STDs: Why Get Tested?

April 1, 2014

STDs: Why get tested?

Workers at STD clinics across the nation attest that very few of their infected patients—fewer than two in 10 men and one in 10 women—ever figured they were at risk for acquiring a sexually transmitted disease. Yet this year alone, 19 million Americans will be infected. Half of all sexually active people will contract an STD by the time they're in their mid-20s.

Whether or not such threatening statistics are looming over your love life, a sympathetic glance towards anyone who's contracted an STD reveals the necessity to be tested, and the folly of making assumptions about one's own invulnerability—or a partner's presumed status.

Even the most promiscuous, careless people out there seem to believe their personal regimen for staying safe is airtight. Finding out they were wrong is not only a rude awakening but a life-altering event.

So, why get tested for a sexually transmitted disease? If you can’t tell already, that's as easy to answer as 1-2-3.

1. Because you never know until you test.

Consciously or unconsciously, we count on our bodies to send up a signal when we're ailing. The head aches at the onset of a flu, and fingers go numb before carpal tunnel sets in. But the majority of STDs—including highly prevalent conditions like genital herpes, HPV, gonorrhea, and even HIV—can be completely asymptomatic. No itch. No sore. No pain when you pee.

The Centers for Disease Control and Prevention estimates that 90 percent of all people with genital herpes don’t know they have it. One in four people with HIV, among the most deadly of diseases when untreated, don't know either. In 2005, there were some 976,000 diagnoses of chlamydia, yet it's estimated there are 2.8 million new cases each year.

"Most cases of chlamydia go undiagnosed," says Jennifer Ruth, health communications specialist at the CDC's National Center for HIV/AIDS, Viral Hepatitis, STD, and TB Prevention. "Chlamydia remains a major threat to reproductive health, but the vast majority of infections have no symptoms."

"Even people who believe they have done all the right things can be very susceptible,"
confirms Fred Wyand of the American Social Health Association."People may say, 'We look and we feel fine. We don’t have any rashes or drips or pain or anything like that. Why is this stuff relevant to us?' But STDs can and do happen to anyone—even people who have very few partners."

Bear in mind that you may be under a mistaken impression about your vulnerability. You may assume your risk is too low to sweat the test, but nearly all sexual activity is associated with some susceptibility—even the most innocent and seemingly innocuous kiss.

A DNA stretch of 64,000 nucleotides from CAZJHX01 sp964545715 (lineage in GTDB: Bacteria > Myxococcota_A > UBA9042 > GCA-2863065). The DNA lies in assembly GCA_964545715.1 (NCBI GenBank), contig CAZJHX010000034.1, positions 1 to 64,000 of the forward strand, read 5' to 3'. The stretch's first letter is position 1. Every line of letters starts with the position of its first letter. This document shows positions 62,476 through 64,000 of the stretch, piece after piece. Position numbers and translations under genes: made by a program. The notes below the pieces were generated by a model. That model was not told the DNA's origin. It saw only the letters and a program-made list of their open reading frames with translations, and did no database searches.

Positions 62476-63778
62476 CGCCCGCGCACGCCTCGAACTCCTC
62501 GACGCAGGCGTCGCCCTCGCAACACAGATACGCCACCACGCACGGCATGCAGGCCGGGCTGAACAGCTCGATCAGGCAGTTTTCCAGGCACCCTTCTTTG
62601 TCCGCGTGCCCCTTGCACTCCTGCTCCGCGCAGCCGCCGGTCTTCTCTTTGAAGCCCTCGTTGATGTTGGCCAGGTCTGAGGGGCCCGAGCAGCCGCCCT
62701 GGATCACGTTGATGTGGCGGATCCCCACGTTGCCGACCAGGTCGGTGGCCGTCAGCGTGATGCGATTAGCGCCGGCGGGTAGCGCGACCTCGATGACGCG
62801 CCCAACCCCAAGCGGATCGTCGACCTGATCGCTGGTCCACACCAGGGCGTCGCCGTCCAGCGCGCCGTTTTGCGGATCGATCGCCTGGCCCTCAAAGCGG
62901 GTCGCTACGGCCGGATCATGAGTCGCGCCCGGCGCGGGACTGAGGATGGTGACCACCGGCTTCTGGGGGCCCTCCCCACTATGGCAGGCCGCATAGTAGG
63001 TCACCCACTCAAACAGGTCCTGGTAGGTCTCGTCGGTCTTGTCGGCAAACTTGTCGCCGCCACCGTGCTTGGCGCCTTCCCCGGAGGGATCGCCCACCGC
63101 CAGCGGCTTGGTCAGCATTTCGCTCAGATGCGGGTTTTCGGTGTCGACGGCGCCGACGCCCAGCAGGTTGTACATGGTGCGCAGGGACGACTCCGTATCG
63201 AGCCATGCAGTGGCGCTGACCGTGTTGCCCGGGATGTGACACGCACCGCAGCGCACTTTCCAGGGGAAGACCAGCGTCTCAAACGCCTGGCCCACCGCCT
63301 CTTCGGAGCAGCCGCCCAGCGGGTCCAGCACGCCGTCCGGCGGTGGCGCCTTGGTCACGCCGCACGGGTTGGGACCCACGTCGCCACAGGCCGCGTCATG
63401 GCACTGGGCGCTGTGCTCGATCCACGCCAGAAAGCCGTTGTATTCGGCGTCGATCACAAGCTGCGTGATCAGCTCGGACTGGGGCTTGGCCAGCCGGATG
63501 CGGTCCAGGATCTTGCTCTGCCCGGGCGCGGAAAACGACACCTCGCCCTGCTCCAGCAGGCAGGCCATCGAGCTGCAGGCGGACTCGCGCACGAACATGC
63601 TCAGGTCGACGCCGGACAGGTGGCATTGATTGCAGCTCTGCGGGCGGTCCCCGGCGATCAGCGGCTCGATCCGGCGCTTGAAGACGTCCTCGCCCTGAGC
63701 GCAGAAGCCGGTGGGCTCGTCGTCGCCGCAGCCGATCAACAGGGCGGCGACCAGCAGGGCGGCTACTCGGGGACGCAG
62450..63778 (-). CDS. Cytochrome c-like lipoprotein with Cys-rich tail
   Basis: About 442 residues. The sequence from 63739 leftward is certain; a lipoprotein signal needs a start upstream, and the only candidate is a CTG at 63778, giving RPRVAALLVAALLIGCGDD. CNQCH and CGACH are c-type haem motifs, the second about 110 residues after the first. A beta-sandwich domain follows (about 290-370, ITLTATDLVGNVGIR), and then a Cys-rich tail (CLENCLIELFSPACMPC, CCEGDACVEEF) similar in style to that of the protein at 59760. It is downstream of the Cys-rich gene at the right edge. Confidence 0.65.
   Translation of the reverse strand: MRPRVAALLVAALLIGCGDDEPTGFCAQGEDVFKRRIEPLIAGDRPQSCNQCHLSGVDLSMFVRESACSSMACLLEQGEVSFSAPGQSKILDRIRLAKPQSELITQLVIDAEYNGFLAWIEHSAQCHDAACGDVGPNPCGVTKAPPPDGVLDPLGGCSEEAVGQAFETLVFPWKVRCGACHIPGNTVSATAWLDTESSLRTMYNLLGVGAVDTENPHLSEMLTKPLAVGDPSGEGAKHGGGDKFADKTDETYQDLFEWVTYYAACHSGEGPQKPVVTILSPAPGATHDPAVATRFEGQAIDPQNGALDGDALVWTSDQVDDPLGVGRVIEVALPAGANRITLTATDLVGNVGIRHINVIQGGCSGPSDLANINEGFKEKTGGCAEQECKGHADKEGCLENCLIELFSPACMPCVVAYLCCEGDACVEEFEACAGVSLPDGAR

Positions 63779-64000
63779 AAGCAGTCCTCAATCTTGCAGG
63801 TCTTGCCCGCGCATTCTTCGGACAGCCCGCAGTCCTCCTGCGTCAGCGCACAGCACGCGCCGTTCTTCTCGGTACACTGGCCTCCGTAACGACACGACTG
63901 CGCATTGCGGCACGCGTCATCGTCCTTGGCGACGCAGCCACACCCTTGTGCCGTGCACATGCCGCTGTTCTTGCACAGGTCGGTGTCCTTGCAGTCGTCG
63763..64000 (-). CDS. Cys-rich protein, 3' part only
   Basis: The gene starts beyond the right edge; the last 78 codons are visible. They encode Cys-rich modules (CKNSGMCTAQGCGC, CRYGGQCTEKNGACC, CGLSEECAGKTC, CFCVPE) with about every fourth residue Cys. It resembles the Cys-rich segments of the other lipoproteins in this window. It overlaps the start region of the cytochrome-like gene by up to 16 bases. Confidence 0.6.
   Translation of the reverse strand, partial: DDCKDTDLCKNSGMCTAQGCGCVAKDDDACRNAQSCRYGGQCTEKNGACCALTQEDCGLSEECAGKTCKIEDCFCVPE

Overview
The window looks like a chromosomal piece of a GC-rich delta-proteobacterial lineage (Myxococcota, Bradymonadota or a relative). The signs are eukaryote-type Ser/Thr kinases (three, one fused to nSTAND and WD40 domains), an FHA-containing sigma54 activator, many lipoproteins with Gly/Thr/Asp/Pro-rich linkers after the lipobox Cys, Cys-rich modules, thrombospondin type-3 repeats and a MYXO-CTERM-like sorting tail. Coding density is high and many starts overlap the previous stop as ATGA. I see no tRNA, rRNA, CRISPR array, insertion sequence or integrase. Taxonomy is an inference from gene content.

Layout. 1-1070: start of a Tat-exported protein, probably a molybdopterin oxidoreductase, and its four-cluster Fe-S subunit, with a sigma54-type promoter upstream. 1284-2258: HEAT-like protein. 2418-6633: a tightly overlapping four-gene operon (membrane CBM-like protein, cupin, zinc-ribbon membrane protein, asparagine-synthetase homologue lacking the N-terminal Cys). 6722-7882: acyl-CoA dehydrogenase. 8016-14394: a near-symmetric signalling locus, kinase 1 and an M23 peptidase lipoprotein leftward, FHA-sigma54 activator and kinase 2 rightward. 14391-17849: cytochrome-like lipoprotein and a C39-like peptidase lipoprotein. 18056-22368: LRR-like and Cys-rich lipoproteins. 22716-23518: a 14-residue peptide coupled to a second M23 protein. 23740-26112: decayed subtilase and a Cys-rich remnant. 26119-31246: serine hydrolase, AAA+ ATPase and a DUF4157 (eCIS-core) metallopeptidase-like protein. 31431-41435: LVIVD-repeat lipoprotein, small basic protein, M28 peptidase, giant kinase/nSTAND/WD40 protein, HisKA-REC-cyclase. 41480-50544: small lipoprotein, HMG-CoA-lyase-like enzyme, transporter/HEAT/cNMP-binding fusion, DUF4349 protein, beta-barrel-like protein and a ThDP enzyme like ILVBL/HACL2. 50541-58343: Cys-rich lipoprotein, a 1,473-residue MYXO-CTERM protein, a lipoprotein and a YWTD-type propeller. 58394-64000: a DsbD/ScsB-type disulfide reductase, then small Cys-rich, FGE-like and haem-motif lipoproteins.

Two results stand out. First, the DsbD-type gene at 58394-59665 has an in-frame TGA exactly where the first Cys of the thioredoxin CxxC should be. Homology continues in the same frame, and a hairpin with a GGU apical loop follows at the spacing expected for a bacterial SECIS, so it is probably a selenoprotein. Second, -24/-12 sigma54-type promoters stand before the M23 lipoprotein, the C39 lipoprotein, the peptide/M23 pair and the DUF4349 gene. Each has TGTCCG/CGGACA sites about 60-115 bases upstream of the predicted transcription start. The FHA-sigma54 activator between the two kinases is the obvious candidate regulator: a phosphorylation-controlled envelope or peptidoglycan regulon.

2. Because things can get worse.

If we could clear STDs by taking a hot shower or gargling with salt water, getting tested wouldn't be an issue. But these infections require medical attention: Without it most conditions will worsen, sometimes with lethal implications. By evading diagnosis and treatment, we subject not only ourselves but our partner(s) to substantial risks.

The complications associated with some diseases are well documented—genital  herpes can result in a lifetime of recurring sores; late-stage syphilis can lead to dementia; HIV destroys the immune system. Across the gamut from annoying conditions (crabs) to those that are potentially life-threatening (AIDS, gonorrhea, syphilis, hepatitis B), researchers are still learning how the unchecked progress of sexually transmitted diseases can affect us.

Though sexually active people are often willing to take measures to prevent pregnancy, many do intend to have kids somewhere down the line. An STD can make pregnancy difficult if not impossible. For women specifically, pelvic inflammatory disease is a complication of diseases including chlamydia, trichomoniasis and gonorrhea which can lead to infertility or ectopic pregnancy. PIDs can be cured—but first you have to know you have it. The entire reproductive cycle stands to be impacted by STDs, from infertility to the passing of infection to a newborn during childbirth.

Faced with an infection of any kind, the immune system inevitably has a more difficult time defending the body against other threats. Weakened immune response helps explain, in part, the phenomenon of STD "co-infection," where infection with one STD drives the chance of acquiring another. The alarming and frightening synergy among STDs, such as herpes and HIV, is just beginning to be understood.

Meantime, the links between STDs and cancer are reason enough to be sure you're tested and treated. In addition to the much publicized link between HPV and cervical cancer, malignancy has been linked to HIV, HPV in men, and other STDs to varying degrees.

3. Because … why wouldn’t you?

We're not aiming to scare the pants off of you (or on you, as the case may be), but by now your misgivings about being treated may seem somewhat trivial.

Health care workers are constantly easing the process of STD screenings to ease anxiety and embarrassment. Learn where you can be tested by talking to a doctor, contacting a local health department, or by calling (800) CDC-INFO for a clinic referral. Online services are beginning to crop up as well, allowing a user to get set up for a blood test and view test results online with complete anonymity.

If you're concerned about stigma, the impact on a relationship, or even the pin-prick of a blood test, consider the profound relief that comes with a clean screening. If, per chance, you do test positive for an infection, your chances of being cured or treated will increase in direct relation to how soon you address the problem.